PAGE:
The PV.1 was an advanced design for its day with a tube and fabric fuselage and a tail-mounted anti-torque system involving an enclosed fan in the rear fuselage. This design did not fly but the single-seat PV.2 which took to the air in April 1943 was very similar - but with a conventional tail-mounted anti torque propeller. It was probably the first truly rigid rotor helicopter ever to fly.
There is room for one person (pilot), who sits in a conventional seat behind a rounded, glassed-in nose, similar to the front end of an early Aeronca light plane. The fuselage is fabric-covered. There are three blades. Two blades fold back like the wings on a fly to permit storage. Control of the PV-model has cyclic pitch control of its rotor blades. There is the conventional rudder-stick combination, rudder action manipulating a five-foot tail rotor similar to the vertical rotor on the XR-4. The PV-2 helicopter is powered with a four-cylinder, air-cooled Franklin engine, mounted with its crankshaft upright.
Piasecki himself was the pilot for the first flight, made on 11 April 1943. He flew the aircraft several times in public. Once he took off from the driveway of a private home in Falls Church, Virginia, and flew a short distance to a filling station, where he landed and spent an a ration stamp for three gallons of gasoline. The surprised attendant put in the gas, wiped off the helicopter's windshield, and Piasecki took off again, heading for the golf course. A few minutes later he landed right beside the first tee, took his golf clubs out of the small baggage compartment, and proceeded to tee off for a game of golf.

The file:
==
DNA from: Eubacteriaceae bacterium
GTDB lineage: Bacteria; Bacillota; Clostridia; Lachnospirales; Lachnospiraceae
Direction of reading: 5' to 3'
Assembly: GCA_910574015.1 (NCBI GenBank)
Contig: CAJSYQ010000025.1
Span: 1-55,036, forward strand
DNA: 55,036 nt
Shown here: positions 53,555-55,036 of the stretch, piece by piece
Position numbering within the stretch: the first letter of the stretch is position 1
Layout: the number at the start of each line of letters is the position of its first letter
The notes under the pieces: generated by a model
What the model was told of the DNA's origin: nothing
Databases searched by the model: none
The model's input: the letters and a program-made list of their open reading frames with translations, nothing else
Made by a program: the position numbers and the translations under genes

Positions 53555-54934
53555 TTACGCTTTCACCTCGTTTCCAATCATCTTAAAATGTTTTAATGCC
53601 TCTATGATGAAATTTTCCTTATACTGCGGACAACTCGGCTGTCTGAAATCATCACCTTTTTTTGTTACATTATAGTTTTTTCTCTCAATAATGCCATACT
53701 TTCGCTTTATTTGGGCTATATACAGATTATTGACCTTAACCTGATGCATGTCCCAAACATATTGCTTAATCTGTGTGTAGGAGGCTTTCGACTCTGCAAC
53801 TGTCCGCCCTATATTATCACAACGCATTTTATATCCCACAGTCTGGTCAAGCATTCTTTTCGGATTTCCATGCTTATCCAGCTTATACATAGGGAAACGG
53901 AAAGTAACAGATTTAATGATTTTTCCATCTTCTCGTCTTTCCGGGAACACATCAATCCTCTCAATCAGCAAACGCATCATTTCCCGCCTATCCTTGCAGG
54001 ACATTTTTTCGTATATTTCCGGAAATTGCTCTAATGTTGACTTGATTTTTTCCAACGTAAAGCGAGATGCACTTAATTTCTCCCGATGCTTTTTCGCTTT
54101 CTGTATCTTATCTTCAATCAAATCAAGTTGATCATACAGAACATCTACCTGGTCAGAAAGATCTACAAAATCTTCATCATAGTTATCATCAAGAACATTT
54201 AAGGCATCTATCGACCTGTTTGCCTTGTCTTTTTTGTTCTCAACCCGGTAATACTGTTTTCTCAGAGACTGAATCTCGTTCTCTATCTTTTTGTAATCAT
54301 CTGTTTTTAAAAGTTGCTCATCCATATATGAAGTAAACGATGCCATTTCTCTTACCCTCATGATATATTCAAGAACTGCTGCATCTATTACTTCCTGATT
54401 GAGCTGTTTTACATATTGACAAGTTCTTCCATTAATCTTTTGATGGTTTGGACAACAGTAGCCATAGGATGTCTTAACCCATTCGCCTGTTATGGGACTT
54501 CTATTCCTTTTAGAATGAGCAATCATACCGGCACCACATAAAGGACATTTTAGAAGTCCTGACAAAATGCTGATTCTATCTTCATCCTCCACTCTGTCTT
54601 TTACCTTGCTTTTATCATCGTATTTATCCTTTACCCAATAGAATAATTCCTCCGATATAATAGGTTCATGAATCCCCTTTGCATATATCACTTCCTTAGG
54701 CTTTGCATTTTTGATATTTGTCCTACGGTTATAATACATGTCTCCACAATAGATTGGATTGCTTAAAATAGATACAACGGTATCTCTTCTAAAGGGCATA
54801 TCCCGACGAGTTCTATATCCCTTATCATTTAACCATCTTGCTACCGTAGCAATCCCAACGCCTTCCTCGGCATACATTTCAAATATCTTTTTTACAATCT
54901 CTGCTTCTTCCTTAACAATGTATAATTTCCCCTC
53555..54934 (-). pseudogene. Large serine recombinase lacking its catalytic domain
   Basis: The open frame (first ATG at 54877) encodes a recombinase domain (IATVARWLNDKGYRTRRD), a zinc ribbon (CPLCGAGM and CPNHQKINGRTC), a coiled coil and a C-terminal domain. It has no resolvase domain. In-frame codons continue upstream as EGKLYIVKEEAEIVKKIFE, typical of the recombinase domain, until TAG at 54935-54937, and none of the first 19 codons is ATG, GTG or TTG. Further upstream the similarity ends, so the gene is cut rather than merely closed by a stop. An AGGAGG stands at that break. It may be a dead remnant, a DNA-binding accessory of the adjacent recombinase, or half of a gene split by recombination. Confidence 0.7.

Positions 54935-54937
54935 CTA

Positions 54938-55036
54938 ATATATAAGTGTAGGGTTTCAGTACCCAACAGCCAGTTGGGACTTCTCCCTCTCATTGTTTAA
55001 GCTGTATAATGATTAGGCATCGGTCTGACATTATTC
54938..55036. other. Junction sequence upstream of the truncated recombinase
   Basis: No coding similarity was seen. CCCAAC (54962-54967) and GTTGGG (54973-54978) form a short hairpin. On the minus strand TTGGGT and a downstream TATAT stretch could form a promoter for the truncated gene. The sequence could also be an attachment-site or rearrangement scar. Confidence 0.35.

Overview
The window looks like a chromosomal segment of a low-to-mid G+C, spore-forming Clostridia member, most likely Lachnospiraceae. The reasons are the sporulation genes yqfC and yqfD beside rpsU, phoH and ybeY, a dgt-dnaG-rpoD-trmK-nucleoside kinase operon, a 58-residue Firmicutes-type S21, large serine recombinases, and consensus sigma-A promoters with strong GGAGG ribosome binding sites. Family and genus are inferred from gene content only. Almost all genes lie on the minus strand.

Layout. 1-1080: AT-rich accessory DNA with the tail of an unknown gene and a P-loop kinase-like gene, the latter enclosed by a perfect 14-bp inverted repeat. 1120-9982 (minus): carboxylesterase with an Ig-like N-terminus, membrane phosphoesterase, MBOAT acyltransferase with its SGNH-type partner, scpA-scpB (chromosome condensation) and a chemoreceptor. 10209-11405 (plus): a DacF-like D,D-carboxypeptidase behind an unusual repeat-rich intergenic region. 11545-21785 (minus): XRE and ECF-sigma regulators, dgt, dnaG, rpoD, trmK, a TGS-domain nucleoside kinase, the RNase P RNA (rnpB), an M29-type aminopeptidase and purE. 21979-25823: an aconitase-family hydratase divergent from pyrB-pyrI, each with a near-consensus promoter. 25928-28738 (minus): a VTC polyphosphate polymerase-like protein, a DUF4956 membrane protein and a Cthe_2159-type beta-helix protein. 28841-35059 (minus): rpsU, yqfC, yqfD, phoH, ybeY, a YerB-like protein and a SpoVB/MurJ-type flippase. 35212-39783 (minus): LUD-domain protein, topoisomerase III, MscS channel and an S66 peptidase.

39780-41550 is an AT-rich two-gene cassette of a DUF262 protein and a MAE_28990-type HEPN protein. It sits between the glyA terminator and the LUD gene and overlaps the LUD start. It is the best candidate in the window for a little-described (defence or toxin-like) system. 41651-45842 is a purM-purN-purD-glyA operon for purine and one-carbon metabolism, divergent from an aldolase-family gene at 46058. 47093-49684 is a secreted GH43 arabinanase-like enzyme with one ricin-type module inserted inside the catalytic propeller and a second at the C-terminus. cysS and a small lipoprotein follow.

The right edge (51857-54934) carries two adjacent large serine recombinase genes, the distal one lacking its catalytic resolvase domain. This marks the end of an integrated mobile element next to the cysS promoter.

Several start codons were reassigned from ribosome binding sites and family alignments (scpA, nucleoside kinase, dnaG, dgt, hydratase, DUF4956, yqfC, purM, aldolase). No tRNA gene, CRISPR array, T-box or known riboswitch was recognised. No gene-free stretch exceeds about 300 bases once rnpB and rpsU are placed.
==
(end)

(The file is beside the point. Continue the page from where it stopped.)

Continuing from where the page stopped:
It was then dropped because Piasecki turned his attention to the more ambitious field of large military helicopters; with the PV-3, he returned to the twin-rotor formula which had given rise to his earlier experiment.
Engine: 1 x 4-cylinder Franklin, 67kW / 90 hp